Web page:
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Part 1I

But in Karachi, Farooqi and his thousands of followers project a new aura of confidence. Crowds of angry men chant "Shia infidel! Shia infidel" at rallies and burn effigies while clerics pour scorn on the sect from mosque loudspeakers after Friday prayers. A rash of graffiti hails Farooqi as a savior.
Over glasses of milky tea, he explained that his goal was to convince the government to declare Shi'ites non-Muslims, as it did to the Ahmadiyya sect in 1974, as a first step towards ostracizing the community and banning a number of their books.
"When someone is socially boycotted, he becomes disappointed and isolated. He realizes that his beliefs are not right, that people hate him," Farooqi said. "What I'm saying is that killing them is not the solution. Let's talk, let's debate and convince people that they are wrong."
Not far from Farooqi's seminary, in the winding lanes of the rough-and-tumble Malir quarter, Shi'ite leaders are kindling an awakening of their own.
A gleaming metallic chandelier dangles from the mirrored archway of a half-completed mosque rising near the modest offices of Majlis Wahdat-e-Muslemeen - known as MWM - a vocal Shi'ite party that has emerged to challenge Farooqi's ascent.
In an upstairs room, Ejaz Hussain Bahashti, an MWM leader clad in a white turban and black cloak, exhorts a gaggle of women activists to persuade their neighbors to join the cause.
Seated beneath a portrait of Ayatollah Khomeini, the Shi'ite cleric who led the 1979 Iranian revolution, Bahashti said his organization would not succumb to what he sees as a plan by LeJ to provoke sectarian conflict.
"In our sect, if we are being killed we are not supposed to carry out reprisal attacks," he told Reuters. "If we decided to take up arms, then no part of the country would be spared from terrorism - but it's forbidden."
The MWM played a big role in sit-ins that paralyzed parts of Karachi and dozens of other towns to protest against the Quetta bombings - the biggest Shi'ite demonstrations in years. But police suspect that some in the sect have chosen a less peaceful path.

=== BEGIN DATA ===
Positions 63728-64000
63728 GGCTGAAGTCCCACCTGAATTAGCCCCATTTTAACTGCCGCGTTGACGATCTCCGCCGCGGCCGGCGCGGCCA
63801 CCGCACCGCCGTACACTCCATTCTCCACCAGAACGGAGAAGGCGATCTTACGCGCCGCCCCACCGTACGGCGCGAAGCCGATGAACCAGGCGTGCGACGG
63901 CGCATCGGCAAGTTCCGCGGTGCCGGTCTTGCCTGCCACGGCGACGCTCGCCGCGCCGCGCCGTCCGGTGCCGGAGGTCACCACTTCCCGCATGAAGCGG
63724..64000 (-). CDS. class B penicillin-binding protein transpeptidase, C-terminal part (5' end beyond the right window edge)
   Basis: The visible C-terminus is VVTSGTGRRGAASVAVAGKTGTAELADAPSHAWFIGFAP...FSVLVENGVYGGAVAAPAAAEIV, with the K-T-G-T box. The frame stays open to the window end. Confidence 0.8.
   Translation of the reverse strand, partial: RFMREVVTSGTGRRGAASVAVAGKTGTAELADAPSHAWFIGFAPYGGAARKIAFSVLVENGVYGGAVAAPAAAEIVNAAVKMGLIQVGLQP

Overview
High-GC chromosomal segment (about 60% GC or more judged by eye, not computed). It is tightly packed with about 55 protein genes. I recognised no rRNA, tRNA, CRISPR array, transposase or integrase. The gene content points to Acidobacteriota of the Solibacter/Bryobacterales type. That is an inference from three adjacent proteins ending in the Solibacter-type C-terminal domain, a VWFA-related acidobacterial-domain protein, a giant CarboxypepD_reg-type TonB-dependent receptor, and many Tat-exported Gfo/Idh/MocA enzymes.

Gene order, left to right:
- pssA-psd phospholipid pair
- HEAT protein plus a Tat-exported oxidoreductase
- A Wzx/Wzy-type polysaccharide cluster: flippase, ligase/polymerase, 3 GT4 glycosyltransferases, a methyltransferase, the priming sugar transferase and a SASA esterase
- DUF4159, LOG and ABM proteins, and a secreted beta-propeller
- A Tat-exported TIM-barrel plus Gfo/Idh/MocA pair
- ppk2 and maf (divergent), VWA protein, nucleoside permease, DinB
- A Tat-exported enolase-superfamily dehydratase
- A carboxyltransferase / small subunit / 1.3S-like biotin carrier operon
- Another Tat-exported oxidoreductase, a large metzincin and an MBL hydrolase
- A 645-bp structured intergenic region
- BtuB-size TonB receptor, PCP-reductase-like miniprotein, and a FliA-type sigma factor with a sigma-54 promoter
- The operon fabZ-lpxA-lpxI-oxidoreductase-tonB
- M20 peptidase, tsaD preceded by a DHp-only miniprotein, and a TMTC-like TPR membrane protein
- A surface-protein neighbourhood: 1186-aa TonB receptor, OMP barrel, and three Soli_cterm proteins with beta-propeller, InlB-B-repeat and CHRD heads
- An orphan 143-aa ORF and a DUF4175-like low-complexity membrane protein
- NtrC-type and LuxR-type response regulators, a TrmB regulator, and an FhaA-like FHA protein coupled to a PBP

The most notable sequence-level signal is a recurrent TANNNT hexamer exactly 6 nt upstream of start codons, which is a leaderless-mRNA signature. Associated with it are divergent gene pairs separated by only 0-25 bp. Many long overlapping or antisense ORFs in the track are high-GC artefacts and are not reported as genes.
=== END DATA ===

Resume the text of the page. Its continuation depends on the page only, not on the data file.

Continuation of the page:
Detectives believe the small Shi'ite Mehdi Force group, comprised of about 20 active members in Karachi, is behind several of the attacks on Deobandi clerics and their followers.
The underground network is led by a hardened militant codenamed "Shaheed", or martyr, who recruits eager but unseasoned middle-class volunteers who compensate for their lack of numbers by stalking high-profile targets.
"They don't have a background in terrorism, but after the Shia killings started they joined the group and they tried to settle the score," said Superintendent of Police Raja Umar Khattab. "They kill clerics."
In November, suspected Mehdi Force gunmen opened fire at a tea shop near the Ahsan-ul-Uloom seminary, where Farooqi has a following, killing six students. A scholar from the madrasa was shot dead the next month, another student killed in January.
"It was definitely a reaction, Shias have never gone on the offensive on their own," said Deputy Inspector-General Shahid Hayat.
According to the Citizens-Police Liaison Committee, a Karachi residents' group, some 68 members of Farooqi's Ahle Sunnat wal Jama'at and 85 Shi'ites were killed in the city from early September to February 19.
Police caution that it can be difficult to discern who is killing who in a vast metropolis where an array of political factions and gangs are vying for influence. A suspect has yet to be named, for example, in the slaying of two Deobandi clerics and a student in January whose killer was caught on CCTV firing at point blank range then fleeing on a motorbike.
Some in Karachi question whether well-connected Shi'ites within the city's dominant political party, the Muttahida Quami Movement, which commands a formidable force of gunmen, may have had a hand in some of the more sophisticated attacks, or whether rival Sunni factions may also be involved.
Despite the growing body count, Karachi can still draw on a store of tolerance. Some Sunnis made a point of attending the Shi'ite protests - a reminder that Farooqi's adherents are themselves a minority. Yet as Karachi's murder rate sets new records, the dynamics that have kept the city's conflicts within limits are being tested.
In the headquarters of an ambulance service founded by Abdul Sattar Edhi, once nominated for a Nobel Prize for devoting his life to Karachi's poor, controllers are busier than ever dispatching crews to ferry shooting victims to the morgue.
"The best religion of all is humanity," said Edhi, who is in his 80s, surveying the chaotic parade of street life from a chair on the pavement outside. "If religion doesn't have humanity, then it is useless."-Reuters (Concluded)